printf returning values problem

This is a discussion on printf returning values problem within the C Programming forums, part of the General Programming Boards category; Hey all, Just looking through some notes and came accros this code asking what the printout is... I don't understand ...

  1. #1
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    printf returning values problem

    Hey all,
    Just looking through some notes and came accros this code asking what the printout is... I don't understand why n has different values for each.... Is the first value for n a junk value?
    Cheers in advance for any wise words.

    Code:
    #include<stdio.h>
    main() 
    {   
    int n;
    n=printf("n is %d \n",n);
    n=printf("n is %d \n",n);
       
    int k; /*here just to keep the program running*/
    scanf("%d",&k);
    }

  2. #2
    C/C++Newbie Antigloss's Avatar
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    Quote Originally Posted by hayai32
    Hey all,
    Is the first value for n a junk value?
    Yes, you're right.

    And you can use getchar() to keep the program running

  3. #3
    Learn from the llama Marlon's Avatar
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    Yes n will be a junk value. As far as I know c & c++ gives a variable a random value if you dont give it one. This can give some strange output is you are not careful
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    Cheers.

    If you guys got this type of Q in an exam what would you put down?
    Also would the junk variable value be different for different compilers?

  5. #5
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    It could be different everytime you compile it. It is given the last value that was left in that section of memory.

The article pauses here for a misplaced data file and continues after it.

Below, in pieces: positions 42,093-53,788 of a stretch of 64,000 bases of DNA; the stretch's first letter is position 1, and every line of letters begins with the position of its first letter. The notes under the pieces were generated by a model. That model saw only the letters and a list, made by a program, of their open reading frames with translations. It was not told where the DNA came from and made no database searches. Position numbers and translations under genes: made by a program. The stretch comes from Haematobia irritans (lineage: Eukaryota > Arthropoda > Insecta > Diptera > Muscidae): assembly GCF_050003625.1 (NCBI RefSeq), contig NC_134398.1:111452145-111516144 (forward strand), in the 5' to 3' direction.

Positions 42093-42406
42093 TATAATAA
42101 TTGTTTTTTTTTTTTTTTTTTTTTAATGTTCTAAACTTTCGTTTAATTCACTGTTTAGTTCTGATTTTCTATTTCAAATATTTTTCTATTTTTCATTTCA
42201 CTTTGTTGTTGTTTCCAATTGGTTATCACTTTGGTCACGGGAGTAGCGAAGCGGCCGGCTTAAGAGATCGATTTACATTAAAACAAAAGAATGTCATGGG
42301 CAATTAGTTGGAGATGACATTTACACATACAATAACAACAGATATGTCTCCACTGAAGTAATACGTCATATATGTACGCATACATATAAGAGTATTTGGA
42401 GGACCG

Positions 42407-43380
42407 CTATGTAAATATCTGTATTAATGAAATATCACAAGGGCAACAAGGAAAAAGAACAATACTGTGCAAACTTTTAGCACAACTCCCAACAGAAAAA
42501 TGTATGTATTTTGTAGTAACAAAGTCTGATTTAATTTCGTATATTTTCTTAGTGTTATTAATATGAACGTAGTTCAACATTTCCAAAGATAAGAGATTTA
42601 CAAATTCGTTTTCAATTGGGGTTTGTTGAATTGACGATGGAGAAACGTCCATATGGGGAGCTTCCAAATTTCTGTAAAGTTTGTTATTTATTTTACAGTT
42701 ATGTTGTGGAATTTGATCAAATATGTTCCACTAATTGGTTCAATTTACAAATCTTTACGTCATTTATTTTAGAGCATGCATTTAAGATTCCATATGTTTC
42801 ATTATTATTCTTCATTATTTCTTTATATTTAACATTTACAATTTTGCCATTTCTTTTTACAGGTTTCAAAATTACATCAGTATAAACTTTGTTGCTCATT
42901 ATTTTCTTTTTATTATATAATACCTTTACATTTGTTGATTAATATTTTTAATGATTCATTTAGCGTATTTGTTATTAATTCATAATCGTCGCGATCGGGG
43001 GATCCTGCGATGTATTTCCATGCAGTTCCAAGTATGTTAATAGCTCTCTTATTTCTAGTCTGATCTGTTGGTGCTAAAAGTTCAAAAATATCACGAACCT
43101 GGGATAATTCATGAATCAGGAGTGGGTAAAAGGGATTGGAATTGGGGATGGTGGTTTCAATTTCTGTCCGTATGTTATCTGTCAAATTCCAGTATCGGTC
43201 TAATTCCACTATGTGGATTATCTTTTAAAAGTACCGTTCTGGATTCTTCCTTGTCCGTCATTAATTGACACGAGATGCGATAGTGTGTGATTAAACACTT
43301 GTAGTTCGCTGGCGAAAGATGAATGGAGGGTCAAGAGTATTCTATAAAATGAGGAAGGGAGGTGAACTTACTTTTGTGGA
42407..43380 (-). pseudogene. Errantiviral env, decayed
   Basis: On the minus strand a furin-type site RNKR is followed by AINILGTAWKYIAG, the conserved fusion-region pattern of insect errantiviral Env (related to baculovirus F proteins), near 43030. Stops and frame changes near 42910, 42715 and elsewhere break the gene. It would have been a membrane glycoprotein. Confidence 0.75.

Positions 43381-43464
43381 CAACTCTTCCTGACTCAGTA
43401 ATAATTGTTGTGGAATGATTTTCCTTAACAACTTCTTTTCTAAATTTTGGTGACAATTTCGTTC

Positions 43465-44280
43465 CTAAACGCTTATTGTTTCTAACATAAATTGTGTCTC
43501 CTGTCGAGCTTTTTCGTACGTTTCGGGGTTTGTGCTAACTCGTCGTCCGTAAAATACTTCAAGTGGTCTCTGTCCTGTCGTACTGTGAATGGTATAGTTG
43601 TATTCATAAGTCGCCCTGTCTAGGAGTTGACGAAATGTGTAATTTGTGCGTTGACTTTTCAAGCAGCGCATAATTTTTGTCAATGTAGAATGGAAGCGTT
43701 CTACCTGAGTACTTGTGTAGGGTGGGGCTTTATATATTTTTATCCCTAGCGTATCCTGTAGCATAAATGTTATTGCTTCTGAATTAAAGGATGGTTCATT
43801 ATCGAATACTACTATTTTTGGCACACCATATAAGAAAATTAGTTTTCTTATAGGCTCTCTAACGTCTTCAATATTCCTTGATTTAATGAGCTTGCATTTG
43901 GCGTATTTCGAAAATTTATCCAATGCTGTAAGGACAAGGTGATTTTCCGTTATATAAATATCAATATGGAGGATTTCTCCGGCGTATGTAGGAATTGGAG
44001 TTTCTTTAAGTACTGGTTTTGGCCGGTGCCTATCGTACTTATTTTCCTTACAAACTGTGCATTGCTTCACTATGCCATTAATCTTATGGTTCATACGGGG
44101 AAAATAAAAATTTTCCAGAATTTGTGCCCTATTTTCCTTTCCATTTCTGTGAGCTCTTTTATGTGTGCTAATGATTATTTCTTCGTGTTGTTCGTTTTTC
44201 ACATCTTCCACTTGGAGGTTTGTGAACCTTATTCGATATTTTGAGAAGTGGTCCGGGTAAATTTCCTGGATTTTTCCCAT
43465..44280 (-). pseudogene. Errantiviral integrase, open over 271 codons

6. #6
    ATH0 quzah's Avatar
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    Quote Originally Posted by Marlon
    As far as I know c & c++ gives a variable a random value if you dont give it one.
    C and C++ don't give it anything. That's the whole point or problem. It doesn't initialize it, so whatever was in that spot in memory before this variable was pushed there, is the value you get. But C and C++ don't give it anything. If they did, then it would be initialized. This is really telling with pointers, where when you don't initalize them before you use them, they end up just pointing wherever.

    They get a value based on whatever was in memory in that spot before, just like non-pointer variables, which translates into a memory address, which then ends up more often than not pointing to a data segment you don't have any business doing anything with. It's a Segfault waiting to happen.


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    From what I see, printf() is defined as
    Code:
    int printf(const char *,...);
    meaning it has a return value.

    and it returns the number of characters printed, or a negative number when an error occurs.
    So, n in the OP's code on the second printf call will show 8, I believe. Is this not what you see? In the first call to printf, n can be any value.

  8. #8
    ATH0 quzah's Avatar
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    The first call, the output would be:
    "n is [any random value]"

    The second time, it would be:
    "n is [7 + length of the number 'any random value']"


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  9. #9
    Frequently Quite Prolix dwks's Avatar
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    Quote Originally Posted by quzah
    As far as I know c & c++ gives a variable a random value if you dont give it one.